Rawlings School of Divinity


Doctor of Philosophy in Theology and Apologetics (PhD)


Ronnie Campbell


Christological, Incarnation, Suffering, Pain, Problem of evil, epistemology, knowing, ignorance, incognizance, cognitive, omnibenevolent, higher-order goods, patristics, Augustine, Athanasius, Cyril of Alexandria, immaterial, mind, body, will, soul, transworld, theodicy, defense, reconciliation, intellect, sentient beings, free will, hermeneutics, transformation, theosis, divinization, regularities, massive irregularities, allegory, broken relationships, Vanhoozer, Stump, Daley, Plantinga


Practical Theology | Religious Thought, Theology and Philosophy of Religion


At issue is the question of whether it is logically consistent to embrace the existence of an omniscient, omnipotent, omnibenevolent God in the presence of evil and suffering. Many factors prima facie seem to indicate that the existence of such a God in the presence of an abundance of pain, evil, and suffering is logically incoherent. If such a God does exist, why does He allow the evil and suffering that He does? Hume asserts, such a being should be capable of preventing evil and suffering. Van Inwagen argues that the existence of a world that is constantly modified to override the laws of nature by preventing evil and suffering, Hume’s happy world, would be massively irregular. Furthermore, Van Inwagen counters that an adequate defense can demonstrate that seemingly incoherent facts are not necessarily evidence against a theory. Therefore, is it possible to construct a defense that could satisfy some of Hume’s demands without causing massive irregularities? Can the construction of a possible world reconcile some of the demands of Hume’s hedonic Utopia with Van Inwagen’s objections? Is it possible to develop a middle ground—a middle world—that might behave as a defense against the problem of suffering? A Patristic Christological Defense explores potential options that may be available for how an omniscient, omnipotent, omnibenevolent God may overcome evil and suffering, should He decide to do so. A possible world capable of making a Patristic Christological Defense against the problem of suffering caused by broken relationships must include 1. An omniscient, omnipotent, omnibenevolent God who cares about justice. 2. Should He decide to counter suffering, He must also behave within certain self-imposed limitations that were set the moment that creatures with moral competencies came into being. 3. This possible world must also include higher-level freewill, sentient creatures who are subject to natural laws (regularity), like the actual world. And finally, 4. these morally culpable creatures must also have the intellectual capacity to detect suffering but are limited in their scope as to why they suffer. Higher-level freewill, sentient creatures, in any possible world, will possess significantly less knowledge than their creator. Outside of the cognizance of these creatures, it is reasonable to believe that immaterial realms exist through which an omnibenevolent God can act. This project aims to build a creative defense utilizing the conduit of the immaterial realm (soul, mind, and will) of the Patristic view of the Incarnation by exploring the ontological implications of the Incarnation and the existential application of the Incarnation through biblical narratives as the Patristics saw them, which may, in turn, yield some morally sufficient reasons (not necessarily actual reasons) in a possible world for God allowing suffering caused by broken relationships.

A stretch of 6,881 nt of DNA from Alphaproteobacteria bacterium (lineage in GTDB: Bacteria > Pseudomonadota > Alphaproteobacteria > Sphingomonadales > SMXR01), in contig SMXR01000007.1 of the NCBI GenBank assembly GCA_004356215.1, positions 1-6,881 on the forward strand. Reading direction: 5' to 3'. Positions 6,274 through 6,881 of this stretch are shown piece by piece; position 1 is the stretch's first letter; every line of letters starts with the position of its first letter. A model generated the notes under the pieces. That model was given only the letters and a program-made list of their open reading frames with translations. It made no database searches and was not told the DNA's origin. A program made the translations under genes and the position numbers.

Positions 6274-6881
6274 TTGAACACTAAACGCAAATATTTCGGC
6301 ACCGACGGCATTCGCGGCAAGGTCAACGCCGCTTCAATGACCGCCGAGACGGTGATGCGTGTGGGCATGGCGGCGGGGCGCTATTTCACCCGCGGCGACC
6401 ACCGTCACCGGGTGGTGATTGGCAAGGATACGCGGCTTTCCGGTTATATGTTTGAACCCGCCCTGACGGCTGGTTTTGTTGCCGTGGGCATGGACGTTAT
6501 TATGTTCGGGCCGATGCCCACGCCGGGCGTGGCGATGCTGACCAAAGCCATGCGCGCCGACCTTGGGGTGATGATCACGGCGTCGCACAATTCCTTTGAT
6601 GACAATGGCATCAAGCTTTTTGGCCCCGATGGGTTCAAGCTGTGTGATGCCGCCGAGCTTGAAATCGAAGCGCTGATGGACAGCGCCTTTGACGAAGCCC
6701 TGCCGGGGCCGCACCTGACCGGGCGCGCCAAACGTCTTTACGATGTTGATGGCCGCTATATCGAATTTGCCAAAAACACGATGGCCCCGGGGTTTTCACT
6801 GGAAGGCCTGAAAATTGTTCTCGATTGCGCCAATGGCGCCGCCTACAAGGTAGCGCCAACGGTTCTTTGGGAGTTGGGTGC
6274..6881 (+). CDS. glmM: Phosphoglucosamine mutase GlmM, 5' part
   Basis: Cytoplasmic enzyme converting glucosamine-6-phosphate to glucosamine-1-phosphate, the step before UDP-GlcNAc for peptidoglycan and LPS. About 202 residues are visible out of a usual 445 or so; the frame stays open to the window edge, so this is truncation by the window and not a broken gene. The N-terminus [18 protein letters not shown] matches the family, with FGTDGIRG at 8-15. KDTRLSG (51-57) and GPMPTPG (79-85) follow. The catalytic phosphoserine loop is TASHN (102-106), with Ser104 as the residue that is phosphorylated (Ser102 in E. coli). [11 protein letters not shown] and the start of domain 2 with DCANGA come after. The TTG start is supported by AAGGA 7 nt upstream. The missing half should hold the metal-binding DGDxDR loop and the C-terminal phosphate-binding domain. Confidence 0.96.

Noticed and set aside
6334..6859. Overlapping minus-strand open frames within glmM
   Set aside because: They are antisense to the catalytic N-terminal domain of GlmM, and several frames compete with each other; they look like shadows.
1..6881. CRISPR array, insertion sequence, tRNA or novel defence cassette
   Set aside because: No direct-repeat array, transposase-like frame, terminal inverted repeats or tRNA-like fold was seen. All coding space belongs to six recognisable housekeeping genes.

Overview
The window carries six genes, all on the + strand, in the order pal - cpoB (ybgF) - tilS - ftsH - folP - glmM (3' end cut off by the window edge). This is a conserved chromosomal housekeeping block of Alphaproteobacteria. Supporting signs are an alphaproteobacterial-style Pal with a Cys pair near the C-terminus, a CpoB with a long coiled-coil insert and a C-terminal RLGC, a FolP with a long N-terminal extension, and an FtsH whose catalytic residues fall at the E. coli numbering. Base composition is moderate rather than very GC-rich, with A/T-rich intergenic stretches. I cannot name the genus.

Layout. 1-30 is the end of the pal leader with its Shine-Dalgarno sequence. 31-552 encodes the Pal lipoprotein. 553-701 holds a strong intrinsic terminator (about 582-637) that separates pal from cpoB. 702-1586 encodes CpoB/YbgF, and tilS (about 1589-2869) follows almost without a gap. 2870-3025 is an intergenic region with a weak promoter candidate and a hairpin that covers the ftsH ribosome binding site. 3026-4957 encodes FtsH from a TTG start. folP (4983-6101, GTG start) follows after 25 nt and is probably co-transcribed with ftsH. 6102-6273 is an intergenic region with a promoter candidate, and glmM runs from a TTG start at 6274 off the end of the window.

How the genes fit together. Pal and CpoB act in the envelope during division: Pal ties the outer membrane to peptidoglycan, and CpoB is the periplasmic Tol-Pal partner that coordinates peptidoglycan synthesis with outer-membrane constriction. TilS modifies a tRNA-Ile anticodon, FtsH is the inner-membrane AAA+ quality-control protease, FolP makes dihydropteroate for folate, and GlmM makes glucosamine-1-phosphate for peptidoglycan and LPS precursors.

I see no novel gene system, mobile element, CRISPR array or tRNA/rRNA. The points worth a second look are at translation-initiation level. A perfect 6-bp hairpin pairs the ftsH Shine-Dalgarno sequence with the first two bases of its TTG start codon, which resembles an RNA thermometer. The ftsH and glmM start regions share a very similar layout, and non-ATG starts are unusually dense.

Available for download on Wednesday, April 24, 2024